Celebrating African innovation
Africa Day on the 25th May is the annual commemoration of the foundation of the Organisation of African Unity on 25 May 1963.
Optimism in the future of Africa’s economy is growing. Despite its geographical, environmental and political complexities the continent is evolving into a promising investment destination. But it has not always been quite so attractive to investors. And without the capital to invest, the continent’s rural and remote areas have struggled to establish significant utilities infrastructures; the basic backbone of economic prosperity.
Economies the world over are now looking eagerly to the Internet of Things (IoT) to transform business models, reimagine customer experiences and reinvent public services. The Internet of Things cannot be brought to life, however, without a robust IT infrastructure to underpin it. So while Western governments focus on repurposing and in some cases overhauling legacy IT infrastructures to seize the IoT opportunity, Africa has the agility to start afresh and establish an infrastructure robust enough to support the current and future mobile, cloud and big data needs of its population.
Africa is at a pivotal moment in its technological revolution. By quickly capitalising on its lack of legacy infrastructure, the continent has an opportunity to leapfrog Europe and Northern America to connect its people, places and things. The faster this happens, the sooner its businesses can build competitive advantage on the global stage. And the faster rural communities can reap benefit social, economic and environmental benefits.
Vodacom's African footprint
Africa is alive with possibilities, and Vodacom has embraced those wholeheartedly. From our roots in South Africa, we have grown our mobile network business to include operations in Tanzania, the DRC, Mozambique, Lesotho and Kenya, connecting 116 million customers across the continent.
Access to education
Vodacom’s Instant School portal provides free access to online learning materials to learners in Tanzania, Mozambique and the DRC. The portal integrates curriculum-aligned learning material, particularly for STEM subjects, in various formats including videos. Through the Vodacom Instant School, Vodacom Tanzania provides access to digital learning materials for 60 000 learners and teachers collectively.
The Vodacom e-School solution enables learners to access curriculum-aligned content and educators’ learning materials on an interactive platform, through their smartphones, tablets, digital boards or personal computer browser at no cost. The platform provides curriculum-aligned materials from grade R to grade 12 in almost all school subjects. To help schools and families adapt to the challenges associated with COVID-19, Vodacom increased communication and awareness to encourage the use of e-School to support ongoing education for learners on lockdown. Since the lockdown we have seen significant growth on the portal, with the number of registered users surpassing the 1 million mark, with new registrations on the platform reaching 133 005 in April and 102 246 in March, up from 25 343 in February. The five-fold increase demonstrates the real need that is being addressed by Vodacom e-School in South Africa today.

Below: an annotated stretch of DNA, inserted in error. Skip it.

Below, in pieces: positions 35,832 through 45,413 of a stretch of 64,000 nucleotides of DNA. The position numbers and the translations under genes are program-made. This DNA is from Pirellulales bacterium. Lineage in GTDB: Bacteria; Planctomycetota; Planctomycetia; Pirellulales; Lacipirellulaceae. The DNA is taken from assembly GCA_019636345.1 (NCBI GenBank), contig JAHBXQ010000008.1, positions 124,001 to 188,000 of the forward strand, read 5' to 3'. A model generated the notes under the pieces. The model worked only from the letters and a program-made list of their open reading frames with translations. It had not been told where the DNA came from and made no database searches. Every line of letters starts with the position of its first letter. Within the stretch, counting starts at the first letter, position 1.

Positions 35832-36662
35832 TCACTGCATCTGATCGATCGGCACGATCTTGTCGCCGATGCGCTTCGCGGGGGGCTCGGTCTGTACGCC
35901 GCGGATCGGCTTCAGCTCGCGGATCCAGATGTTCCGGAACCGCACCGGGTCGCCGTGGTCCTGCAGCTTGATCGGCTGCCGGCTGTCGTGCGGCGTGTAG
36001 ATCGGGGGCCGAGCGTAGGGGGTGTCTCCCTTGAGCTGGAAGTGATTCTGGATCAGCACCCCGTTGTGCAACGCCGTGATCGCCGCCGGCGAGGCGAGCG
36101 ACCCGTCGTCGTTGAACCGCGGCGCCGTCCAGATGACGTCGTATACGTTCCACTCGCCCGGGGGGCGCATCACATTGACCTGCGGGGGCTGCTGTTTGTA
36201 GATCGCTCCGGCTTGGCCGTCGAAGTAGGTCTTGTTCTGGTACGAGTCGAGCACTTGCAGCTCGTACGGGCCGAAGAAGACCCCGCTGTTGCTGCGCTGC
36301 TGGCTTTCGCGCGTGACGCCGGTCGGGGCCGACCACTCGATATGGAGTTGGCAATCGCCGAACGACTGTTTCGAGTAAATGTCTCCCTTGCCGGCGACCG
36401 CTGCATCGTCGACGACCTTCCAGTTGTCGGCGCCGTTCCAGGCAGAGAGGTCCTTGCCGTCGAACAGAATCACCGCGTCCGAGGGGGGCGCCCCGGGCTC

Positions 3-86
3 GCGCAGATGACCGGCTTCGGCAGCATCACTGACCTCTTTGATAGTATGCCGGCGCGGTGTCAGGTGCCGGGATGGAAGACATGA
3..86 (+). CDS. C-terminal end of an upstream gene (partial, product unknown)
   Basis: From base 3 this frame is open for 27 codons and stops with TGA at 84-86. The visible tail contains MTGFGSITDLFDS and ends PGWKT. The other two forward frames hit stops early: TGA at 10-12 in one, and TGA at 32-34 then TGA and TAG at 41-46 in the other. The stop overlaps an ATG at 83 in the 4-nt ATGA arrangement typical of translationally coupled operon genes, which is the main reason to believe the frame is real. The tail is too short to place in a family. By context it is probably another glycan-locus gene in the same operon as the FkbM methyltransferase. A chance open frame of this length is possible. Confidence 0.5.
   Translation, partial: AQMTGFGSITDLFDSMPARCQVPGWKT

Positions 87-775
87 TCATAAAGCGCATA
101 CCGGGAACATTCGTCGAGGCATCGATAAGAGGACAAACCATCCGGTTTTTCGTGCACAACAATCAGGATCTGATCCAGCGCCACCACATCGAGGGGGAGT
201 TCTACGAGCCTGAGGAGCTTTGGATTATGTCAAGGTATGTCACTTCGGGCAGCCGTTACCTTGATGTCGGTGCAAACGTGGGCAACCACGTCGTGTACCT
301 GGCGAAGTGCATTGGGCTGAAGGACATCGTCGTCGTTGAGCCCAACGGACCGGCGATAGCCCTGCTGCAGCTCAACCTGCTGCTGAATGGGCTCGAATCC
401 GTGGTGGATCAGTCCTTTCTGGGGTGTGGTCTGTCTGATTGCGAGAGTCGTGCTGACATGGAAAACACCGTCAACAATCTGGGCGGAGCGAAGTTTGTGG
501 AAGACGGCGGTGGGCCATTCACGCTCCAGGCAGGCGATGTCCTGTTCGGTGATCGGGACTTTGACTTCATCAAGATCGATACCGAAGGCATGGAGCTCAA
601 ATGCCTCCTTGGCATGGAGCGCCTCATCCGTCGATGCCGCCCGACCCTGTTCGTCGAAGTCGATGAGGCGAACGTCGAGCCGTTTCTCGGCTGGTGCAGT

Digital solutions in agriculture
Digitising the agricultural sector provides opportunities to help increase productivity in the agriculture sector. Vodacom prioritises small-scale farmers, particularly those that require access to markets but have low productivity. Connected Farmer enables agribusiness enterprises to effectively communicate with farmers. Through this platform, enterprises can place orders in merchandise thereby improving agricultural productivity, addressing food security, and enhancing job creation in the agriculture sector. The application is currently used by various agribusinesses in South Africa, with more than 1 644 active users. In the DRC, the Connected Farmer application is referred to as AgroMwinda, and it has M-Pesa capability that makes payments effortless. Through Connected Farmer, Vodacom in the DRC has trained more than 250 female farmers in ICT skills and the use of the platform. More than 5 million farmers (500 000 are female farmers) use Connected Farmer in the DRC.
Vodacom DRC partnered with Ingenious City Platform, the DRC’s largest business incubator to support young entrepreneurs with business profitability. Vodacom provides office space, internet connectivity, the ability to render their innovations to Vodacom through a contract, facilitation of financial inclusion through M-Pesa and opportunities to be part of the Vodacom supply chain. During the year, more than 500 start-ups benefitted from this programme. Furthermore, Vodacom DRC sponsored the first digital forum organised by the Silikon Bantu, an association of young digital entrepreneurs.
Social investment to empower women
Vodacom continues to champion the fight against GBV. In South Africa, Vodacom Foundation invested over R4 million on the infrastructure set-up in 2014 and running of the national GBV Command Centre, which is managed by trained government-employed social workers to support survivors of abuse and operates 24/7. The call centre receives an alarming monthly average of 22 000 calls, demonstrating its impact in society as many victims trust and recognise it as an avenue for support and comfort. In 2016, Vodacom introduced a Skype capability for people affected by GBV in the deaf community. Since 2017, Vodacom has been empowering victims of GBV with digital literacy training. Since 2017, Vodacom has been empowering victims of GBV with digital literacy training. During the year, Vodacom spent R1.2 million to train GBV survivors on digital skills.
Brand with a purpose
To find out more about our purpose and vision throughout the African continent, visit our Brand with a Purpose homepage.